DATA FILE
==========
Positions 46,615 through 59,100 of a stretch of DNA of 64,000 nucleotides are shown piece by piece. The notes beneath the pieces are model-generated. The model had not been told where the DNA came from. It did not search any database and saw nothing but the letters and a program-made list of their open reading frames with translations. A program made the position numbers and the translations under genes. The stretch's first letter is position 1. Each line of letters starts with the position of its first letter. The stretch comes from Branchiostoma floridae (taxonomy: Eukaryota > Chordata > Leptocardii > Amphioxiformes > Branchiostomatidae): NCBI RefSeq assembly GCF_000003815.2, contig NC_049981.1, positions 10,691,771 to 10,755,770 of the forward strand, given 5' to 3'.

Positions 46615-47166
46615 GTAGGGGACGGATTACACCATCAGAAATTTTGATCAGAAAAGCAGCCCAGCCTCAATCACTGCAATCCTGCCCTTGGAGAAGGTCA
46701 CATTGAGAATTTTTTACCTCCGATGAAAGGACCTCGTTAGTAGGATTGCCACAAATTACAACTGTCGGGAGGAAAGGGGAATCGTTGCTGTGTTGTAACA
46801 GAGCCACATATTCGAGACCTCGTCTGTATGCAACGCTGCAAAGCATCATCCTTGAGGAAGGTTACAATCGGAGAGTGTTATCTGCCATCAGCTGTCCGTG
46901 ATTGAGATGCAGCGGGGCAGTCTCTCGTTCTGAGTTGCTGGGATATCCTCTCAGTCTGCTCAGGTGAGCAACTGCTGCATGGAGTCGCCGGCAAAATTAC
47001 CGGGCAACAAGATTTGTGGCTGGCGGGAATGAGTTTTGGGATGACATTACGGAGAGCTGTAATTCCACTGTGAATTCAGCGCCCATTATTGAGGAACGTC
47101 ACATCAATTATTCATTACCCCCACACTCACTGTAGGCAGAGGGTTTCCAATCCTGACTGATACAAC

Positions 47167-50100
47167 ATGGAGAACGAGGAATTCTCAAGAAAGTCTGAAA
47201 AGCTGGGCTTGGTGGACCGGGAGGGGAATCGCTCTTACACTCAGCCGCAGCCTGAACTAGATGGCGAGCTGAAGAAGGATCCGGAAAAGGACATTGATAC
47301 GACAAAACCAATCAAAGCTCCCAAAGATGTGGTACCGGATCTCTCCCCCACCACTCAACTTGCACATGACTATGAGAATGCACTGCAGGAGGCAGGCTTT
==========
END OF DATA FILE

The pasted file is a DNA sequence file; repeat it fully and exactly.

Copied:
Positions 46,615 through 59,100 of a stretch of DNA of 64,000 nucleotides are shown piece by piece. The notes beneath the pieces are model-generated. The model had not been told where the DNA came from. It did not search any database and saw nothing but the letters and a program-made list of their open reading frames with translations. A program made the position numbers and the translations under genes. The stretch's first letter is position 1. Each line of letters starts with the position of its first letter. The stretch comes from Branchiostoma floridae (taxonomy: Eukaryota > Chordata > Leptocardii > Amphioxiformes > Branchiostomatidae): NCBI RefSeq assembly GCF_000003815.2, contig NC_049981.1, positions 10,691,771 to 10,755,770 of the forward strand, given 5' to 3'.

Positions 46615-47166
46615 GTAGGGGACGGATTACACCATCAGAAATTTTGATCAGAAAAGCAGCCCAGCCTCAATCACTGCAATCCTGCCCTTGGAGAAGGTCA
46701 CATTGAGAATTTTTTACCTCCGATGAAAGGACCTCGTTAGTAGGATTGCCACAAATTACAACTGTCGGGAGGAAAGGGGAATCGTTGCTGTGTTGTAACA
46801 GAGCCACATATTCGAGACCTCGTCTGTATGCAACGCTGCAAAGCATCATCCTTGAGGAAGGTTACAATCGGAGAGTGTTATCTGCCATCAGCTGTCCGTG
46901 ATTGAGATGCAGCGGGGCAGTCTCTCGTTCTGAGTTGCTGGGATATCCTCTCAGTCTGCTCAGGTGAGCAACTGCTGCATGGAGTCGCCGGCAAAATTAC
47001 CGGGCAACAAGATTTGTGGCTGGCGGGAATGAGTTTTGGGATGACATTACGGAGAGCTGTAATTCCACTGTGAATTCAGCGCCCATTATTGAGGAACGTC
47101 ACATCAATTATTCATTACCCCCACACTCACTGTAGGCAGAGGGTTTCCAATCCTGACTGATACAAC

Positions 47167-50100
47167 ATGGAGAACGAGGAATTCTCAAGAAAGTCTGAAA
47201 AGCTGGGCTTGGTGGACCGGGAGGGGAATCGCTCTTACACTCAGCCGCAGCCTGAACTAGATGGCGAGCTGAAGAAGGATCCGGAAAAGGACATTGATAC
47301 GACAAAACCAATCAAAGCTCCCAAAGATGTGGTACCGGATCTCTCCCCCACCACTCAACTTGCACATGACTATGAGAATGCACTGCAGGAGGCAGGCTTT